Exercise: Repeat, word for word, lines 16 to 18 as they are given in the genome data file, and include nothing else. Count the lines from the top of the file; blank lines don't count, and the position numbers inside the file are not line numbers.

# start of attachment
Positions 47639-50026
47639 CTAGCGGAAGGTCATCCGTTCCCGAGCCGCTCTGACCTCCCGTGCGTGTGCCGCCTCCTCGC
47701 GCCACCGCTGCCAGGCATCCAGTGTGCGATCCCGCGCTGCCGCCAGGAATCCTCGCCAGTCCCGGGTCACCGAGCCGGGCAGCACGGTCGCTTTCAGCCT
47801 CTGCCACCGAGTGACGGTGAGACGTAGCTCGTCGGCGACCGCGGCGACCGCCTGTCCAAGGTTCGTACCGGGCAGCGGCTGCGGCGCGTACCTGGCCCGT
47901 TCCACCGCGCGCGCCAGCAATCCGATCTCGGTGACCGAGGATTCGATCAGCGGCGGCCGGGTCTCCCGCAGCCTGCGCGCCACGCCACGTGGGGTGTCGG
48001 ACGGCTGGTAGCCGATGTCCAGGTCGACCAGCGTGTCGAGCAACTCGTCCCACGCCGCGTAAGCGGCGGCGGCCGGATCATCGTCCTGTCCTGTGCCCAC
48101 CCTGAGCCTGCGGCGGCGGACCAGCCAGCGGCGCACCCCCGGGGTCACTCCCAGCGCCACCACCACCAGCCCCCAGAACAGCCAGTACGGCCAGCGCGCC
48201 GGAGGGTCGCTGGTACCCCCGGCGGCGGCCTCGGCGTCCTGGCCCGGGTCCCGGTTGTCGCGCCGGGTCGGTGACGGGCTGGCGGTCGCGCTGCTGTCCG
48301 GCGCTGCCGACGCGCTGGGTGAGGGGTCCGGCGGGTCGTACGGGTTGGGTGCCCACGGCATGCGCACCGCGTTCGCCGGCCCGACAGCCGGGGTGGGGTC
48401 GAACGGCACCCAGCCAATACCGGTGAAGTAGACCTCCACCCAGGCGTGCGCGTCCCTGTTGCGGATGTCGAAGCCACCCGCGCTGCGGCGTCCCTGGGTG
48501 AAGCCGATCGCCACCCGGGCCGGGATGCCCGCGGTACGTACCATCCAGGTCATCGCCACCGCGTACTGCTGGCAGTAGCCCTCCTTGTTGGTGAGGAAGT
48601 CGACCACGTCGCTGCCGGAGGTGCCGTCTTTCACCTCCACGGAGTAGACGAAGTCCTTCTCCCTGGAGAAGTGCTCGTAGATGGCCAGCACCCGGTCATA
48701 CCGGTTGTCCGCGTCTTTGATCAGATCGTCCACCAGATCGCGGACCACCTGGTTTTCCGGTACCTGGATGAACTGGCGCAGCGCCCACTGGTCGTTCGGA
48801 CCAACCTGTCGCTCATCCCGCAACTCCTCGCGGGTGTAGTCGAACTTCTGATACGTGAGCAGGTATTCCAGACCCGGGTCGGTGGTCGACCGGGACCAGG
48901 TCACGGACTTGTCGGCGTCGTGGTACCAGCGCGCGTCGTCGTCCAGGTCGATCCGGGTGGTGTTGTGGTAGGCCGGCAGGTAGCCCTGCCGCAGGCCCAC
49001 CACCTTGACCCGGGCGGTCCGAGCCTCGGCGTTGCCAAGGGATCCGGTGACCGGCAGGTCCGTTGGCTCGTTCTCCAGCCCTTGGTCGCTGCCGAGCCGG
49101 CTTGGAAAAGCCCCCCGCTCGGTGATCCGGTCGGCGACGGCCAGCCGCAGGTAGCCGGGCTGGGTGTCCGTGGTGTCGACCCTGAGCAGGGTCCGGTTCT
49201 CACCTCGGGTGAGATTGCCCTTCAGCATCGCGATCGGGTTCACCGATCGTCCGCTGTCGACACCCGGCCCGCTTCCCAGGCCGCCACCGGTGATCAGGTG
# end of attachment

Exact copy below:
49001 CACCTTGACCCGGGCGGTCCGAGCCTCGGCGTTGCCAAGGGATCCGGTGACCGGCAGGTCCGTTGGCTCGTTCTCCAGCCCTTGGTCGCTGCCGAGCCGG
49101 CTTGGAAAAGCCCCCCGCTCGGTGATCCGGTCGGCGACGGCCAGCCGCAGGTAGCCGGGCTGGGTGTCCGTGGTGTCGACCCTGAGCAGGGTCCGGTTCT
49201 CACCTCGGGTGAGATTGCCCTTCAGCATCGCGATCGGGTTCACCGATCGTCCGCTGTCGACACCCGGCCCGCTTCCCAGGCCGCCACCGGTGATCAGGTG